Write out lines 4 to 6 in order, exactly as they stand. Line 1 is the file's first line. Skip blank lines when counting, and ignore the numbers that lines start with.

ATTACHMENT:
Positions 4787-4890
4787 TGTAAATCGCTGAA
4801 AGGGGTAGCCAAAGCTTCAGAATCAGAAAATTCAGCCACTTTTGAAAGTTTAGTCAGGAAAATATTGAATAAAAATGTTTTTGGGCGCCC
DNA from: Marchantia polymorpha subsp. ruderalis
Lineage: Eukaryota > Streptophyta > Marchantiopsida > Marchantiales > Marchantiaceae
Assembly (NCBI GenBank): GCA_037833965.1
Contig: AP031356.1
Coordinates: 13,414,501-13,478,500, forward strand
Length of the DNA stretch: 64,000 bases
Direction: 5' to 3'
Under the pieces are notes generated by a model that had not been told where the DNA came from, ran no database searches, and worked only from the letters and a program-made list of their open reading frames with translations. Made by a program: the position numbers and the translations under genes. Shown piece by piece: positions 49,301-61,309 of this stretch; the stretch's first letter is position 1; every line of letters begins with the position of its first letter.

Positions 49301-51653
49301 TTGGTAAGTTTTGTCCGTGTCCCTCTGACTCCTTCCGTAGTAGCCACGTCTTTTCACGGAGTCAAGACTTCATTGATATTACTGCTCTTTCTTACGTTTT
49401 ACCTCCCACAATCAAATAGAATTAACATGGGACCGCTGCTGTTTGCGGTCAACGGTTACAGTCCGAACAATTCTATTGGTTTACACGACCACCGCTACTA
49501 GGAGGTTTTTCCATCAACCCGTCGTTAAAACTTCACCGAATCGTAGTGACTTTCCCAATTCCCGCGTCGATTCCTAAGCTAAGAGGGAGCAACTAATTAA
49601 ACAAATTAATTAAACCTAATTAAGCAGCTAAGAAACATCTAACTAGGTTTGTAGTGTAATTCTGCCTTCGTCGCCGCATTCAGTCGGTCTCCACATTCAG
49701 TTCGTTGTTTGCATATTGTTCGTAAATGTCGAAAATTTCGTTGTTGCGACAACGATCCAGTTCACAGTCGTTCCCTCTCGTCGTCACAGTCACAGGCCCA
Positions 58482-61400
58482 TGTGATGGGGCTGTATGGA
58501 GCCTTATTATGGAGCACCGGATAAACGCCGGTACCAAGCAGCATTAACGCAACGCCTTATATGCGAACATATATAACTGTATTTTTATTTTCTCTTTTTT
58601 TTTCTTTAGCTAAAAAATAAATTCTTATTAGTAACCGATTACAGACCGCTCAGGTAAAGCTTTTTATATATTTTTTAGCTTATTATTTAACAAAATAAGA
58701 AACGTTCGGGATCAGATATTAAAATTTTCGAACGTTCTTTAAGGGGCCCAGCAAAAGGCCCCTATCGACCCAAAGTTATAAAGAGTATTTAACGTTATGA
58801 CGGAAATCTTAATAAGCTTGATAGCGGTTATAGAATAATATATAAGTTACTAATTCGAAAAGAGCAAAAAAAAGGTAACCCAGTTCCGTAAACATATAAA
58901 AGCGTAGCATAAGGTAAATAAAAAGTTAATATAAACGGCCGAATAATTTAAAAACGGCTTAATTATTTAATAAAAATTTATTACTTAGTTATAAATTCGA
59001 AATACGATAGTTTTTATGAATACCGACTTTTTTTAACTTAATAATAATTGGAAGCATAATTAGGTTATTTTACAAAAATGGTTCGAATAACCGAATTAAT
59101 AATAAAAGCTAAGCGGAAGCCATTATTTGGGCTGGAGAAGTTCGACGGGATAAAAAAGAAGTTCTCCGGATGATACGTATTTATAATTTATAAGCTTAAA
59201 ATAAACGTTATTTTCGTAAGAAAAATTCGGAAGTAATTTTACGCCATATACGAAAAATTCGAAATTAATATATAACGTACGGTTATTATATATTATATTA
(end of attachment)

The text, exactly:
DNA from: Marchantia polymorpha subsp. ruderalis
Lineage: Eukaryota > Streptophyta > Marchantiopsida > Marchantiales > Marchantiaceae
Assembly (NCBI GenBank): GCA_037833965.1